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Memorial Day Massacre


MEMORIAL DAY MASSACRE (1937). In the spring of 1937 the Steel Workers' Organizing Committee (SWOC), the first mass recruitment project of the newly formed Congress of Industrial Organizations (CIO), called its first nationwide strike. Just a few months earlier, on 1 March, the SWOC had signed a contract with the largest steel corporation in the world, U.S. Steel, and was confident that the smaller remaining companies, collectively known as "Little Steel, " could be brought to similar terms. On 26 May 1937 the SWOC called out over eighty-five thousand workers in three companies: Republic, Youngstown Sheet and Tube, and Inland Steel. Republic's South Chicago facility was one of the few plants that remained in operation during the strike. About half the workers stayed on the job, and Republic housed them on the mill grounds.

From the beginning Chicago police aggressively disrupted picket lines and arrested strike leaders. Strike leaders called for a mass demonstration to protest police brutality and partiality in the strike. Police officials reinforced their numbers to over 250 around the plant in anticipation of the march that was scheduled for Memorial Day, 30 May 1937.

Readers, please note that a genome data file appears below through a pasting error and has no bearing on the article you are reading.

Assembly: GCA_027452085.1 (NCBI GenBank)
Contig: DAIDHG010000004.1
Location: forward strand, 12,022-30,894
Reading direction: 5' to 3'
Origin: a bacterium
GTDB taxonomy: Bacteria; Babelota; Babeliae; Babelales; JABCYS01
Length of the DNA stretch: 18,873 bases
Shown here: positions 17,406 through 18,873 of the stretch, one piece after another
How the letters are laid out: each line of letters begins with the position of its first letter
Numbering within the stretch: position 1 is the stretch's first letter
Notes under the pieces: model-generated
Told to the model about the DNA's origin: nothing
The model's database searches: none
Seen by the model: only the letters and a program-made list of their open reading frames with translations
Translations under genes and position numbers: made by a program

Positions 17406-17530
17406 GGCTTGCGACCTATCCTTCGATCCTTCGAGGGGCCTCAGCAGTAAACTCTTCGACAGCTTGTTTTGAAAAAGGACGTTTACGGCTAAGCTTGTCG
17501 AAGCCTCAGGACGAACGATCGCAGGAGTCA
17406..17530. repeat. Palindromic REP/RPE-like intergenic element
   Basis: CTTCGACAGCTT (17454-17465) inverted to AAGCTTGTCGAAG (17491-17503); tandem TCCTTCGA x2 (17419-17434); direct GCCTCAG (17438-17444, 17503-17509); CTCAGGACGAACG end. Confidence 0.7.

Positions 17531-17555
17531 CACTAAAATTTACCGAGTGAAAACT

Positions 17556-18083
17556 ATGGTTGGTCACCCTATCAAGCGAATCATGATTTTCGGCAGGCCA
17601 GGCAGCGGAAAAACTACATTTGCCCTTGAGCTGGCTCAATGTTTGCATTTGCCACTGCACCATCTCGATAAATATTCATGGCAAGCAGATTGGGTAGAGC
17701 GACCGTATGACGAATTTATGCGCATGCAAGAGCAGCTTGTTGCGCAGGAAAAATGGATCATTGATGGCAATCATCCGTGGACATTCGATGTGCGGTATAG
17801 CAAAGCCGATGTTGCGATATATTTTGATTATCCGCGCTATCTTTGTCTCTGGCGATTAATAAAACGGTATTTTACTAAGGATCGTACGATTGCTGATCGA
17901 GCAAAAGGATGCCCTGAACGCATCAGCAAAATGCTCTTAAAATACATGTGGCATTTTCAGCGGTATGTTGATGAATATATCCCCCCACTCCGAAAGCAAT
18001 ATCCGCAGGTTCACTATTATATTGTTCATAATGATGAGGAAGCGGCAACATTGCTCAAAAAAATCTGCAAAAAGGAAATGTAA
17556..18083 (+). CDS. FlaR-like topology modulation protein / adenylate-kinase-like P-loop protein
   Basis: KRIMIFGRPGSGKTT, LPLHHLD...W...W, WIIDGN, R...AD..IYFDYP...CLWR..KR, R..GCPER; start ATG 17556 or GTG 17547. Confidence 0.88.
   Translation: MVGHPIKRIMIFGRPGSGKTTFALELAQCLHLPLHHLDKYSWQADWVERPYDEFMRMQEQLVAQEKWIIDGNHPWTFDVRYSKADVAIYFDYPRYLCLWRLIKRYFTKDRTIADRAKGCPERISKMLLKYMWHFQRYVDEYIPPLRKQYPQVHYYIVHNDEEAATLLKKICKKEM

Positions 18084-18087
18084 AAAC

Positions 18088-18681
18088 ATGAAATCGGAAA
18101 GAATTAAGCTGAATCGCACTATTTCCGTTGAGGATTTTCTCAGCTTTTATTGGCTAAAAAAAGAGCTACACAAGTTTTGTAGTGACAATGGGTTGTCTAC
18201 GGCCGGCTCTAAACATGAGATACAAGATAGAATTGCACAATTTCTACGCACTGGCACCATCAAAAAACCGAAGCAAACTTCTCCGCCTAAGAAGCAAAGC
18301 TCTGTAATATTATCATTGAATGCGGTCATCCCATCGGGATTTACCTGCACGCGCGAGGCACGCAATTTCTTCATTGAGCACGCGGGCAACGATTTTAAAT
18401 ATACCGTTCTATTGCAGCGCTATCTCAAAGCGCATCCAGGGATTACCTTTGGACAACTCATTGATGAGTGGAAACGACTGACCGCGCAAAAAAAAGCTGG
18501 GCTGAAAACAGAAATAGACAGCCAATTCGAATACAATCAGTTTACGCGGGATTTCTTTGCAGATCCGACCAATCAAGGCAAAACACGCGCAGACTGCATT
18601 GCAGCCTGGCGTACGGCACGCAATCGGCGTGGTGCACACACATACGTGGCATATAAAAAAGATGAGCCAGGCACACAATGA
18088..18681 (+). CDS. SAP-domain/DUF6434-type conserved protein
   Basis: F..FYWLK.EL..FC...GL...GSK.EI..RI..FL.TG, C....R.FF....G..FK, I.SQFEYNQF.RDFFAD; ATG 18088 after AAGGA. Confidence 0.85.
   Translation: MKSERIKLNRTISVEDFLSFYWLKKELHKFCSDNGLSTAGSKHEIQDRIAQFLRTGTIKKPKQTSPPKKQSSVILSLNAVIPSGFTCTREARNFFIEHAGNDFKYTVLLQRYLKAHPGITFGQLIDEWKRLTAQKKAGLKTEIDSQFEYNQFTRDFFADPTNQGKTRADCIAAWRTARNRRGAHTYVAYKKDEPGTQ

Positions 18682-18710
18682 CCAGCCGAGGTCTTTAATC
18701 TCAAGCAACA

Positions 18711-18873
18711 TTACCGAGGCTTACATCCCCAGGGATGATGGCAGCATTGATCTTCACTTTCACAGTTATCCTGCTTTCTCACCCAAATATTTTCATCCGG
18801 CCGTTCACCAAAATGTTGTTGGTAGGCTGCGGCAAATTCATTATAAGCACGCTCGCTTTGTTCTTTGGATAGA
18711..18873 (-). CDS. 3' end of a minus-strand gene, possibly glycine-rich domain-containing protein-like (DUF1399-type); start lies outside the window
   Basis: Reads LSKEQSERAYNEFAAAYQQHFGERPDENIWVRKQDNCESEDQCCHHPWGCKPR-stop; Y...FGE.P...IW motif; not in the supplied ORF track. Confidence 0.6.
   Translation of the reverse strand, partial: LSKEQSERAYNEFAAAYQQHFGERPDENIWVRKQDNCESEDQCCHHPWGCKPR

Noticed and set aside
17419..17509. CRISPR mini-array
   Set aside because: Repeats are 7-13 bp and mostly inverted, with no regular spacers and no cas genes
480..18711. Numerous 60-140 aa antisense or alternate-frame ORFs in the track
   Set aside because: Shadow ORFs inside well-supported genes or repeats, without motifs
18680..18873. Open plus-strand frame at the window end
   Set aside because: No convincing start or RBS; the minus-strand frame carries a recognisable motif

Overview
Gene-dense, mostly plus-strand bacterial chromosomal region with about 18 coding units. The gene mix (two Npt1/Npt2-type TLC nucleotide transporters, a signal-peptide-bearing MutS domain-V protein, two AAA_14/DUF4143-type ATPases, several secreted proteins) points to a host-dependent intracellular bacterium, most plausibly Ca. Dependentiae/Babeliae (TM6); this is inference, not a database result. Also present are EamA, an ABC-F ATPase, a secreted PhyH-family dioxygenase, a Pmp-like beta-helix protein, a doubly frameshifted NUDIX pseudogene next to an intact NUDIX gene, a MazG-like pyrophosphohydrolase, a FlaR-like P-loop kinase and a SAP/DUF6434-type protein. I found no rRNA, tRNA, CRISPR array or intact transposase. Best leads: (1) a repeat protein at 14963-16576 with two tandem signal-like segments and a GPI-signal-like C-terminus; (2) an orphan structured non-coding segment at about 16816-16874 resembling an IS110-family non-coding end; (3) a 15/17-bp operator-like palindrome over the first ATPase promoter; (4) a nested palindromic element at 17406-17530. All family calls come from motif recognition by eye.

Memorial Day dawned bright and hot, and by mid-afternoon the crowd of strikers and supporters, numbering well over a thousand, marched behind two American flags toward the factory gates chanting "CIO, CIO." When the marchers drew up along the line of police, a tense standoff ensued. The police ordered the crowd to disperse, and the marchers argued for their right to peacefully assemble. Sticks and stones began to fly, and police responded with tear gas. Without warning, police began firing wildly into the crowd. A hundred marchers fell. Ten eventually perished, all of them shot facing away from the police.

Later investigations by Robert La Follette Jr.'s Senate Civil Liberties Committee, dramatically punctuated with a graphic Paramount newsreel that authorities had suppressed, attributed little provocation to the marchers and found that police had wantonly attacked them. Nevertheless the police and corporate intimidation caused the strike to collapse. None of the three "Little Steel" companies recognized the unions of their workers until forced to do so by the federal government under the emergency powers it assumed in World War II.


Clark, Paul F., Peter Gottlieb, and Donald Kennedy. Forging a Union of Steel: Philip Murray, SWOC, and the United Steel Workers. Ithaca, N.Y.: ILR Press, 1987.

Leab, Daniel J. "The Memorial Day Massacre." Midcontinent American Studies Journal 8, no. 2 (1967): 3–15.

U.S. Senate. Committee on Education and Labor. Violations of Free Speech and Rights of Labor: The Chicago Memorial Day Incident. 75th Cong., 1st sess. Report no. 46 (2), 1937.


See alsoAmerican Federation of Labor–Congress of Industrial Organizations ; Steel Strikes ; Strikes ; Violence .

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